Author: Shelby Steele
Publisher: Harper Perennial
I think I first heard about this book about two years ago when a talk show host had the author, Shelby Steele, on to talk about race, the culture, and his book. I remembered the basics of what the book was about – race and culture – and that it was written from a conservative perspective, but that was about it. When I had the chance to get an audio version of the book (something I had been trying to do ever since I’d heard about it. It’s amazing to me what books my library won’t get), I jumped on it. This was an enlightening book, one I look forward to getting a physical copy of and reading through again.
The title and subtitle of this book succinctly define the message of the book: White guilt – how blacks and whites destroyed the promise of the civil rights era. But how do you begin talking about such a history, and in one book to boot! Steele accomplishes that task both convincingly and engagingly. Steele weaves the cultural narrative of race, privilege, and culture around his own life story. Less than a decade older than my father, Steele grew up with parents engaged in the civil rights era, with close ancestors who knew slavery firsthand. But as with every young person who grew up in the civil rights era and the following periods of rebellion known to the Baby boomers, he experienced, embraced, and eventually rejected the many racial and cultural messages presented to him over those decades. All this, both the country’s story and his own narrative, Steele weaves into a cohesive history and message throughout his book.
I think that is what I loved most about Steele’s book, the timespan. This is not an academic book, though Steele himself has worked in academia, specializing not only in race relations and multiculturalism but the study of English. No, Steele framed this as a narrative, a look at his life but in reflection of all that happened in America around him as well. Steele takes an honest look at our country, both the bad and the good, and an honest look at himself and what he lived by and came to believe. Furthermore, though this book was written 15 years ago, it is still applicable today. In fact, I hadn’t even bothered to look at the date it was written and had assumed it was from just a couple of years ago. You’d hardly notice from the text what decade it was from other than the president he refers to.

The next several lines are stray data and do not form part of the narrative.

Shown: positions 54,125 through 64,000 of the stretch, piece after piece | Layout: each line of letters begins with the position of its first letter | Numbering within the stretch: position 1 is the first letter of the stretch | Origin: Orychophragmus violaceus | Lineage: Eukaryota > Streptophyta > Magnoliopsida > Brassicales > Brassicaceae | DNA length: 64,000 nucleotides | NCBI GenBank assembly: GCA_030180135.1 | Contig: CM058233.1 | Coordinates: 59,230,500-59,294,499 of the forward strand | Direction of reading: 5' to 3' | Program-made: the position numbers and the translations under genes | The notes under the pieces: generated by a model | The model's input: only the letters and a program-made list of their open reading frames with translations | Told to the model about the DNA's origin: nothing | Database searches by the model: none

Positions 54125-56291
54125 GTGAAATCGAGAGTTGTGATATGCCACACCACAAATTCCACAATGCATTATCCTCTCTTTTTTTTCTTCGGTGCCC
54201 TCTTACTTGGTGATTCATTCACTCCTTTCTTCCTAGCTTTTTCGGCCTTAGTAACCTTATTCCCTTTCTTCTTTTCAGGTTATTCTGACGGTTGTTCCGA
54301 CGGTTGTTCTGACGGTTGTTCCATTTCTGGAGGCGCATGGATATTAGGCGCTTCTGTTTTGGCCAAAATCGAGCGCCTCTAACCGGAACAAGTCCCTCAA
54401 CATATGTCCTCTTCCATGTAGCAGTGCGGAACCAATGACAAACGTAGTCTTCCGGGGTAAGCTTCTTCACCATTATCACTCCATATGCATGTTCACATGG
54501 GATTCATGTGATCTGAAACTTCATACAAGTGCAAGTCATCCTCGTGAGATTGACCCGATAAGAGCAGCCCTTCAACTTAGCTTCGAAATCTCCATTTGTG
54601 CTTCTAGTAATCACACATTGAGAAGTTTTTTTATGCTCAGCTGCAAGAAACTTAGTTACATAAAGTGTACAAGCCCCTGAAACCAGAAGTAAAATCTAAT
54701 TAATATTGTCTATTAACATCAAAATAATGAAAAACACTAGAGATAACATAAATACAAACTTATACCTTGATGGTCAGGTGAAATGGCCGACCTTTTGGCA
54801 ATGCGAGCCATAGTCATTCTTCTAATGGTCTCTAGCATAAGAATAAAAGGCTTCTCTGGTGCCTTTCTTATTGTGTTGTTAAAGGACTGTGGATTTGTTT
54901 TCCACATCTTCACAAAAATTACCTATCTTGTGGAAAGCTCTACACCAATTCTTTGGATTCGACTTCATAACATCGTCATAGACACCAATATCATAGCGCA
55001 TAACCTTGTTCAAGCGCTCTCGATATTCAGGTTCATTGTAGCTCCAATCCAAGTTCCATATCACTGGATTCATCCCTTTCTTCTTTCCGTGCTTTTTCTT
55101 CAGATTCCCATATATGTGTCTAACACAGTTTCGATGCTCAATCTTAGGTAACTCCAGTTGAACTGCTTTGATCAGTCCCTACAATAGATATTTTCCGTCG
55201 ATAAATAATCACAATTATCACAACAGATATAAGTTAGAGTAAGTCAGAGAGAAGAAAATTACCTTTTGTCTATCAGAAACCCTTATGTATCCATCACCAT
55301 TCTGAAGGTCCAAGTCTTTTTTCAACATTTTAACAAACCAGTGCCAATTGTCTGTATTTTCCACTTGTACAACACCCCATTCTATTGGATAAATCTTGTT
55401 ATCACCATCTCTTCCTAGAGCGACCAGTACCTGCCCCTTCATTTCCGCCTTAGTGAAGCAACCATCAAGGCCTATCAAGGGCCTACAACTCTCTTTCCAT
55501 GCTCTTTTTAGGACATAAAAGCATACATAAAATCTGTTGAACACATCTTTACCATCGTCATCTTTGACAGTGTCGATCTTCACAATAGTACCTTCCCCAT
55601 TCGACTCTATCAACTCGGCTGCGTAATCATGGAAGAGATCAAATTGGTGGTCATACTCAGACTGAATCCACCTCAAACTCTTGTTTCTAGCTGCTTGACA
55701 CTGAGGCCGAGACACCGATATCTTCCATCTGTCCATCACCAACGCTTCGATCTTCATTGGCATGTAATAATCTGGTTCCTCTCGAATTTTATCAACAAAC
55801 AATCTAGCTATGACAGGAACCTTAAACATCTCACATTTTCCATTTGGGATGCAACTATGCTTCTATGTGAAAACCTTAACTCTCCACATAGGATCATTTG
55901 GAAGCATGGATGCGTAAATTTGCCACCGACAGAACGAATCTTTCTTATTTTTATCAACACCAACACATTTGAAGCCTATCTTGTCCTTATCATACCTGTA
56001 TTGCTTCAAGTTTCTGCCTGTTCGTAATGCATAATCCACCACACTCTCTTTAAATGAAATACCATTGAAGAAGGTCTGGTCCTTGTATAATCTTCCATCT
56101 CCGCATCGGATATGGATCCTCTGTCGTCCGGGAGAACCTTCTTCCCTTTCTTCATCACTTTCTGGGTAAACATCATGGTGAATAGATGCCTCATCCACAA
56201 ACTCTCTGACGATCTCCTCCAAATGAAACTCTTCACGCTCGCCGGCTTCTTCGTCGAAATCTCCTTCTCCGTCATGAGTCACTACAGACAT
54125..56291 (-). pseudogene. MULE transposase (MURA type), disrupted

This book left me much to ponder. I was forced to consider how I actually think about race as opposed to what the culture tells me I should think. In all honestly, I hardly thought about race at all until the 2008 election. But issues surrounding race have come to the forefront of my mind in recent years both because of the current climate of our country and because of my passion for the unity and salvation of all people, thus leading me to write my first book. But the temperature has risen in our culture to a point that something will boil over sooner or later. One cannot stand on the sidelines of this issue. A People should be well informed, not only on the current climate but also on how we got here.
As Steele points out in his book, we’re all to blame for our current state. We have guilt on one side and manipulators on the other. There is self-righteousness on one side, and self-victimized apathy on the other. None of this – not the hate, self-righteousness, guilt, or celebrated victimization – was what the leaders of the civil rights era had hoped for. We have disappointed the hopes and promises of those men and women, just as we disappointed the promises and hopes of the founding era.
So what are we to do? Well, I’d start by praying and paying attention, and reading this book. There is a harsh reality within its pages, but also a path to a better future, the future we had all been promised but refuse to realize, a future of personal responsibility and a culture of peace and unity.
Blessings to you and yours,
~Madelyn Rose Craig